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Student Spotlight: Anh



Anh moved to the US from Vietnam four years ago and is already 1st in her class at Thornton High School. She will be a first-generation college student and is excited to explore future career possibilities. We sat down with Anh to learn more about her interests and goals for the future.


What are you most looking forward to about going to college?

I look forward to meeting new people and new professors, studying new things, learning about majors, and taking classes I’ve never taken before. Going to college is an opportunity for me to improve my education and provide me with many chances for employment.


Why did you decide to apply to Access Opportunity?

Besides the scholarship money, I was also interested in the ACT tutoring. Tutoring costs a lot of money and I knew it would be helpful. I also really love the one-on-one advice from an adviser and help prepping for college. I’ll be first-generation to college, so I don’t know how to apply to college or know anything about the whole process.


What do you like most about the program?

What I like most about Access Opportunity is the interaction between the students – I get to meet students from all over Denver, including students who already in college and can offer their advice. It’s great knowing that I’m not alone in this college journey. It’s also motivating for me; I see other students working hard and it encourages me to continue pushing myself.


Have you thought about what you’re going to study in school?

I’m interested in so many different fields and areas, including medical science, computer science, and art. I think I’ll figure it out as I go along; for now, I’m going to try my best and keep looking for what I really want to do.


What advice would you give to other first-generation students?

I would tell them to always have a goal, always work hard and do your best. If you do your best, even if you fail, you won’t regret it. If I know that I could have done better, I always regret that.


Tell us about a defining moment in your life.

A defining moment for me was when I moved to the US. At that time, I experienced cultural and language shock. My parents and my sister don’t know how to speak English; I’m the only one in my family who knows how to speak it. However, I was still very shy and didn’t know much when we first moved here.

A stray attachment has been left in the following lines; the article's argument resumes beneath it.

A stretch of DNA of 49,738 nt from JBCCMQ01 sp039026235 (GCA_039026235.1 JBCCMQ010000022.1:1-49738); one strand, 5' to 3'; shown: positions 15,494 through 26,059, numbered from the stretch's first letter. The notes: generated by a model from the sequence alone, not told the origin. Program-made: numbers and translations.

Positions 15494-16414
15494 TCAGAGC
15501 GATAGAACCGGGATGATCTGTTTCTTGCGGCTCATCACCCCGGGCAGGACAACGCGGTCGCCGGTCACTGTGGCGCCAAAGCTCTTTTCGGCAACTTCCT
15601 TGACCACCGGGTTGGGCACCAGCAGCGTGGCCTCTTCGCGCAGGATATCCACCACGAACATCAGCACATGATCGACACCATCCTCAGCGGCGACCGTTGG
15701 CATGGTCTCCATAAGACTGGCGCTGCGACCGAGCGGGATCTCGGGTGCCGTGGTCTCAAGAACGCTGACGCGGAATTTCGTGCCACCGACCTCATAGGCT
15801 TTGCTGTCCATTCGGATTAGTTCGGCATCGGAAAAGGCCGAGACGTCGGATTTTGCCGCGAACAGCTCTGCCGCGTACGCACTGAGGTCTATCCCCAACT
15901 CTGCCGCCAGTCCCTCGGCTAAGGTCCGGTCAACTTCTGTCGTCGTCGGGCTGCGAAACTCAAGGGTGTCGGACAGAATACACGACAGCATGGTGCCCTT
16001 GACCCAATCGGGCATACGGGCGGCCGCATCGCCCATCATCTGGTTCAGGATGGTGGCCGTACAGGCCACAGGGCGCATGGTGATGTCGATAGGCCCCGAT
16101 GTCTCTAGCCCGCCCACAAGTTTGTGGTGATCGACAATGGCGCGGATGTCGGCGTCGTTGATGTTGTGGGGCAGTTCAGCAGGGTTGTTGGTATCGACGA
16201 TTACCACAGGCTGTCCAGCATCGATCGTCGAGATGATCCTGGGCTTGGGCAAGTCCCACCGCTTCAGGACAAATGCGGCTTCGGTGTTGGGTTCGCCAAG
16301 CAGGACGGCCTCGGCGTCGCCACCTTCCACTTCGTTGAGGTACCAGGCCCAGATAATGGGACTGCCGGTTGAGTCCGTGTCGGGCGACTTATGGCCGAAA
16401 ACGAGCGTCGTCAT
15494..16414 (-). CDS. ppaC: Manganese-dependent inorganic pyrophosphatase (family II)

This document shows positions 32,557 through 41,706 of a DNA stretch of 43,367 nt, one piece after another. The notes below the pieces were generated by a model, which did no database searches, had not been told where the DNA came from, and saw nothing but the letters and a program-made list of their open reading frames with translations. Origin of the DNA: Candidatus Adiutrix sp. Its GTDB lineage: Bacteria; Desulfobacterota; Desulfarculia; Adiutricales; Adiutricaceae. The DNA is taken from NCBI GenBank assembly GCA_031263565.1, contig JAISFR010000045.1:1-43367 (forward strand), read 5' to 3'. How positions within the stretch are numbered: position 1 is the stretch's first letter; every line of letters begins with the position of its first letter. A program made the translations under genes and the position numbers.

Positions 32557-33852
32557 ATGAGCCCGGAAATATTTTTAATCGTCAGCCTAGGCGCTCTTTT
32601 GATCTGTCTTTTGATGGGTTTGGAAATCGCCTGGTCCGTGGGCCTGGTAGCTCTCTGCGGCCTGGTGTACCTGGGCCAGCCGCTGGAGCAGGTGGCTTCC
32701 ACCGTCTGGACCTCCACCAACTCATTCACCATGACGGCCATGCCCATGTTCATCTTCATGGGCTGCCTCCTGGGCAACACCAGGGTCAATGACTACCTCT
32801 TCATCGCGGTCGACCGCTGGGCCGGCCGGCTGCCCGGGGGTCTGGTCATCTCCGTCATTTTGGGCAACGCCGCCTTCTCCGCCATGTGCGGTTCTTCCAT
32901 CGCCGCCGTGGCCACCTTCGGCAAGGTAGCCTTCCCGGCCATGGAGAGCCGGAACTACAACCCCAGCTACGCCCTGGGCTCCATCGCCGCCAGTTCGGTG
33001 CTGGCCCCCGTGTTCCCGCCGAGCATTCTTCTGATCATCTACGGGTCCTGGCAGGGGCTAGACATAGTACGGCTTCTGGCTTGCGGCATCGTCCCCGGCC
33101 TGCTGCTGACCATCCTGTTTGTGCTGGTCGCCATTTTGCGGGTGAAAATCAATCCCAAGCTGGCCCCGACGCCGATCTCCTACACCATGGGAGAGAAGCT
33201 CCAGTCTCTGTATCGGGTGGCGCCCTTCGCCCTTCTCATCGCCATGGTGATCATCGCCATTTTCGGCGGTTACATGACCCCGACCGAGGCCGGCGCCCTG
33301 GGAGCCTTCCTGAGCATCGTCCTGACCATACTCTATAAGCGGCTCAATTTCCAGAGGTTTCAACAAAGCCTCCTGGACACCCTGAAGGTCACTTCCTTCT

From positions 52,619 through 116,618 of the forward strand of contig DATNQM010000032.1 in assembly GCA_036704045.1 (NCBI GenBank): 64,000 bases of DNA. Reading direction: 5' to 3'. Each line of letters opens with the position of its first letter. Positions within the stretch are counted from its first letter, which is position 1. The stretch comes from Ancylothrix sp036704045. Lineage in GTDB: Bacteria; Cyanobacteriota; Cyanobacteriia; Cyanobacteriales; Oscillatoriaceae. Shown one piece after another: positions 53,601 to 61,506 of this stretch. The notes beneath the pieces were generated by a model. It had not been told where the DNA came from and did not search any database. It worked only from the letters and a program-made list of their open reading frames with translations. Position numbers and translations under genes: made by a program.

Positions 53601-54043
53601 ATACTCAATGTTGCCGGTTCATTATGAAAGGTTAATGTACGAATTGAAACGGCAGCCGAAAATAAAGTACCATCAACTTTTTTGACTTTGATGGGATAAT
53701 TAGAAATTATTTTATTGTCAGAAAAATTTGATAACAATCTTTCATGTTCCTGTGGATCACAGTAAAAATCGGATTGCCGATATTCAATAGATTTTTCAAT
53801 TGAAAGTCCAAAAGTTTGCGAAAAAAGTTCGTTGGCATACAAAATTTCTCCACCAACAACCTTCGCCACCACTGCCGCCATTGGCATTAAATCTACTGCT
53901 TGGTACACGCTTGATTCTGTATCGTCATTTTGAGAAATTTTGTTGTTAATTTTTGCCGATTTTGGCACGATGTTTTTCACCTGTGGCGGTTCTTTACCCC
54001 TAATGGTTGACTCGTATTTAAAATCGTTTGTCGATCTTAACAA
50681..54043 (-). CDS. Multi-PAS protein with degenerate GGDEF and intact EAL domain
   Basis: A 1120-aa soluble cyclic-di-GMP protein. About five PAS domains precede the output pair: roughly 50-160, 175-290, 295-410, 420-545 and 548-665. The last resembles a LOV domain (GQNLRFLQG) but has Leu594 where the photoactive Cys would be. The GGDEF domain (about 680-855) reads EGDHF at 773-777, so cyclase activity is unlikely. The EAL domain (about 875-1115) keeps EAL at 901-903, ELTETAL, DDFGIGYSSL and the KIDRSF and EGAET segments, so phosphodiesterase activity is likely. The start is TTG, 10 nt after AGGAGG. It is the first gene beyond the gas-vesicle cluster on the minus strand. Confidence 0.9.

The first time I went to school, I didn’t understand much. Everything seemed alien to me. I remember that we were told to write a paragraph in thirty minutes. In that thirty minutes, a lot of people wrote a whole page and I was still struggling with my first two sentences. That really hit me – I decided that I needed to keep trying and trying harder. So I kept practicing writing and read a lot of books to increase my vocabulary. And now, I can write a paper like that in a few minutes.


Who is your biggest role model or inspiration?

My biggest role model is my dad. My dad only finished high school. He’s a person who doesn’t talk a lot, but I know that he really cares about me and our family. I know that he sacrificed so many things for me; my parents felt that coming to the US was an opportunity for me to expand my horizons, have more opportunities, and further my education. I’m so thankful for my parents and know that they have done a lot for me; I want to work really hard in the future to repay my dad for everything he has done for me.


Tell us something interesting we might not know about you.

Last year, I did an entrance project for IB [International Baccalaureate]. We had to create something that demonstrated our learning and problem solving skills, so I decided to make a paper dress. At first, I was thinking about making it from recycled materials, like bottles and cans. Then I saw my social studies teacher had a whole basket of waste paper, so I took the entire basket home, to see if I could work with it. I went online and found some inspiration, including origami and some artists I liked. I found multiple designs and decided to create my own version of origami pieces. I created about 2,000 origami pieces, but only used around 1,000 of them for the dress. It took me over a month to fold all of the pieces, and then I glued and sewed them together to create the dress. I also made the mannequin for the dress by myself; I wrapped myself in duct tape and a layer of nylon so that it wouldn’t stick to me, and then filled it with fiber. Once the dress was done, I painted flowers and branches on it, using a painting by an artist I really like as inspiration.

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Access Opportunity is a 501(c)(3) organization. / EIN: 46-5399558            Access Opportunity | 1871 Folsom St | Suite 110 | Boulder, CO 80302